Can Hearing Loss Make You Sensitive to Loud Sounds?

A young woman by the window bothered by the loud construction work outside.

If you have a partner with untreated hearing loss, you realize that getting their attention can be… a challenge. First, you try to say their name. “Greg”, you say, but you used a regular, indoor volume level, so you get no reply. You try raising your volume and saying Greg’s name again but he still doesn’t hear you. So you resort to shouting.

Well this time Greg hears you and grouchily asks what you’re shouting for.

It’s not just stubbornness and irritability that create this interaction. Hypersensitivity to loud sound is frequently documented in those with hearing loss. So it seems logical that Greg gets cranky when you shout his name after he continually fails to hear you when you speak to him at a normal volume.

Can hearing loss make loud sounds worse?

So, hearing loss is kind of peculiar. Typical, hearing loss will cause your hearing to diminish, especially if it goes untreated. But things can get very loud when you’re out at a packed restaurant or watching a Michael Bay movie. So loud that it can get uncomfortable. Maybe it’s somebody yelling to get your attention or one of the explosions in the latest Transformers movie, it just becomes really loud really fast.

And you’ll wonder why you’re so sensitive to loud noise.

Which can, honestly, put you in an irritable mood. Many individuals who experience this will feel like they’re going crazy. They have a difficult time identifying how loud things are. You have a sudden sensitivity to loud sounds even as your friends and family are pointing out your very obvious hearing loss symptoms. It feels like a contradiction.

Auditory recruitment

The cause of this sound sensitivity is a condition called auditory recruitment. Here’s how it works:

  • The interior of your ears are covered with tiny hairs called stereocilia. These hairs resonate when soundwaves enter your ears and this vibration is then converted to sounds by your brain.
  • Age-related “sensorineural” hearing loss occurs as these hairs are damaged. Loud sounds can degrade the hairs over time, and once they are injured, they are unable to heal. Consequently, your hearing becomes less sensitive. The more compromised hairs you have, the less you can hear.
  • But this process doesn’t happen evenly. There will be a combination of healthy and damaged hairs.
  • So when you hear a loud sound, the damaged hairs “recruit” the healthy hairs (thus the name of the condition) to send a warning message to your brain. All of a sudden, all of the stereocilia fire, and everything becomes really loud.

Think about it this way: everything is silent except for the Michael Bay explosion. So the Michael Bay explosion will seem louder (and more obnoxious) than it otherwise would!

Sounds a lot like hyperacusis

You might think that these symptoms sound a little familiar. There is a condition known as hyperacusis that has comparable symptoms and the two are frequently confused. At first glance, this confusion is understandable. Auditory recruitment is a condition where you have a sensitivity to loud noises, and hyperacusis is a condition where sounds very suddenly get loud.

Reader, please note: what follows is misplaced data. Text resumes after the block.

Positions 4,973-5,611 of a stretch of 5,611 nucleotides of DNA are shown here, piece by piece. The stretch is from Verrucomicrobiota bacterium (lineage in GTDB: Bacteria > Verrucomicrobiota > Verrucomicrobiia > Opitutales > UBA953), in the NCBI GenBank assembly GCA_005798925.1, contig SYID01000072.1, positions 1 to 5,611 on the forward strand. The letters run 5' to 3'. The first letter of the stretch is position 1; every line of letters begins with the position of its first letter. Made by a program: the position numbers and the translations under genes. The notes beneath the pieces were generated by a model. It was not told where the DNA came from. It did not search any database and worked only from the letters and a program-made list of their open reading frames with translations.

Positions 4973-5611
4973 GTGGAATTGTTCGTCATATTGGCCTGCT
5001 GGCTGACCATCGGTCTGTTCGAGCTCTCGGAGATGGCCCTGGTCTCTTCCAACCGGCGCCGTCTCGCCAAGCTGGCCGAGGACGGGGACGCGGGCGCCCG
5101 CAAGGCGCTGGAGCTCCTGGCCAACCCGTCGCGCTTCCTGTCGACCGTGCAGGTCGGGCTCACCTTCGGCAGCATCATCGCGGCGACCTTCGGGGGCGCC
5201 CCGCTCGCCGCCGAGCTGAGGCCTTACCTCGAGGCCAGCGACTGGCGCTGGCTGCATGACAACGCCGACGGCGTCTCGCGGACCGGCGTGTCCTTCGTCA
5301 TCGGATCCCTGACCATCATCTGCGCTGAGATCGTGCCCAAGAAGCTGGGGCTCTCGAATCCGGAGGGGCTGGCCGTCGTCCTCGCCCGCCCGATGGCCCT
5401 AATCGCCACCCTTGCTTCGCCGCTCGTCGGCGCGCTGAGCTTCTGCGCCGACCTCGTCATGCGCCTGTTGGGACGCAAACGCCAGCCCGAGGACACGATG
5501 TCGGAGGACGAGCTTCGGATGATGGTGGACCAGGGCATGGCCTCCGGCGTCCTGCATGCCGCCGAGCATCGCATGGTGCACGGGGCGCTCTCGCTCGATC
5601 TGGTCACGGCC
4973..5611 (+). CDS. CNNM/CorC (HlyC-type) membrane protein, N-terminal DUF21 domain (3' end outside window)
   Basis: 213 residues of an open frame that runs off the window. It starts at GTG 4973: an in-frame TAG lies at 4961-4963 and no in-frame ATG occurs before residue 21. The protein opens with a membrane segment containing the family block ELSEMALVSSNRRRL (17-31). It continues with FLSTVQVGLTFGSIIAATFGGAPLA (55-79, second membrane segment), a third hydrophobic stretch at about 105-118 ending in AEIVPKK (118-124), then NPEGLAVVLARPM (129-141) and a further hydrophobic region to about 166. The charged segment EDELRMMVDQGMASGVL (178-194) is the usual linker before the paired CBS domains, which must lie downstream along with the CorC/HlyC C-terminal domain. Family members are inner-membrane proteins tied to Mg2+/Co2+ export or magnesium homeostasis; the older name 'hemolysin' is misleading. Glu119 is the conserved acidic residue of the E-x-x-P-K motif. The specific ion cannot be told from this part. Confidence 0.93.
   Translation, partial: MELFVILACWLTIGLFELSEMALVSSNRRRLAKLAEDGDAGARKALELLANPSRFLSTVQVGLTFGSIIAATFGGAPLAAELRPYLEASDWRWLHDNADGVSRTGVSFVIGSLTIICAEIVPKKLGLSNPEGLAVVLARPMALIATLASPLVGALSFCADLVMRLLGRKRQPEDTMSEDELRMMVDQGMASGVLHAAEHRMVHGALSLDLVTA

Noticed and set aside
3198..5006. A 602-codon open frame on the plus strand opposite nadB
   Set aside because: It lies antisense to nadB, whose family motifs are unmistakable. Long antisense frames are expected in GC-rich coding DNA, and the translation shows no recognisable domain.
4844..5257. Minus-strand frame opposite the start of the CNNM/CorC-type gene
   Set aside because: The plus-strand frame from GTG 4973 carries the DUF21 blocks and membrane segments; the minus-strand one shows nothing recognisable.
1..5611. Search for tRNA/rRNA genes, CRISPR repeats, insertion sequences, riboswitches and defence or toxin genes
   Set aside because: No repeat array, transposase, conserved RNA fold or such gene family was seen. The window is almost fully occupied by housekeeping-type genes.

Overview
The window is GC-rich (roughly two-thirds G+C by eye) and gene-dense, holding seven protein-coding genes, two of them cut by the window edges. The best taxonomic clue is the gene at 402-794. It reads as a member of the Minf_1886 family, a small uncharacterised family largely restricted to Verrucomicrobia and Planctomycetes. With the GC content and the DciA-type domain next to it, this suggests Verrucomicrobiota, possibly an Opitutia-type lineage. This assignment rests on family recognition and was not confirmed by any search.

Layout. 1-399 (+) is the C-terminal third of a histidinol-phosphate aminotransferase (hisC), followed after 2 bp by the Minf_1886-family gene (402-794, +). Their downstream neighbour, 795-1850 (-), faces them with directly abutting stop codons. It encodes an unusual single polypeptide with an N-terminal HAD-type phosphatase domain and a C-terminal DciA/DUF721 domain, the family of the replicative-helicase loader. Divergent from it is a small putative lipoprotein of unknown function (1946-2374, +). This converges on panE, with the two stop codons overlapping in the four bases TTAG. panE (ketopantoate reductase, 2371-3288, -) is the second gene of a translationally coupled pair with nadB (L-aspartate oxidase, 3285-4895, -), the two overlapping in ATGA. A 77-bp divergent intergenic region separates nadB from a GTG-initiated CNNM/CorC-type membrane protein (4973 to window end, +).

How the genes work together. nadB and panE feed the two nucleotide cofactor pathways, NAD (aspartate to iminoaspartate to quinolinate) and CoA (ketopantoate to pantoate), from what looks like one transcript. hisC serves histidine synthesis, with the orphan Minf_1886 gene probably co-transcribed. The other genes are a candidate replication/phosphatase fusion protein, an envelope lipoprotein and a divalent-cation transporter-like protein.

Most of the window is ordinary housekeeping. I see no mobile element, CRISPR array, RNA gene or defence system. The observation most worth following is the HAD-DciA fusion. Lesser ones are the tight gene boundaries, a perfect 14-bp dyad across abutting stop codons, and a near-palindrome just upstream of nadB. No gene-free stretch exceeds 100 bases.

But there are a few key differences:

  • Hyperacusis isn’t directly caused by hearing loss. Auditory recruitment absolutely is.
  • Noises that are normal objectively will sound really loud for somebody who has hyperacusis. Think about it this way: A shout will still sound like a shout with auditory recruitment; but with hyperacusis, a whisper could sound like a shout.
  • Hyperacusis causes pain. Literally. Feeling pain is common for individuals with hyperacusis. That’s not necessarily the case with auditory recruitment.

Overall, auditory recruitment and hyperacusis have some superficially similar symptoms. But they aren’t the same condition.

Can auditory recruitment be treated?

Here’s the bad news, there’s no cure for hearing loss. Once your hearing is gone, it’s gone. Treatment of hearing loss can largely prevent this.

The same is true of auditory recruitment. But here’s the good news, auditory recruitment can successfully be treated. In most situations, that treatment will include hearing aids. And there’s a particular calibration for those hearing aids. That’s why addressing auditory recruitment will nearly always require scheduling an appointment with us.

We’ll be able to determine the particular wavelengths of sound that are responsible for your auditory recruitment symptoms. Then your hearing aids will be dialed in to decrease the volume of those wavelengths. It’s a very effective treatment.

Effective treatment will only work with specific types of hearing aids. Over-the-counter hearing aids or sound amplifiers, for example, don’t have the necessary technological sophistication and built-in sensitivity, so they won’t be able to address your symptoms.

Contact us for an appointment

It’s essential that you know that you can find relief from your sensitivity to loud noise. The bonus is that your new hearing aid will make everything sound better.

But scheduling an appointment is the starting point. Lots of people who have hearing loss cope with hypersensitivity to loud noise.

You can get help so call us.

The site information is for educational and informational purposes only and does not constitute medical advice. To receive personalized advice or treatment, schedule an appointment.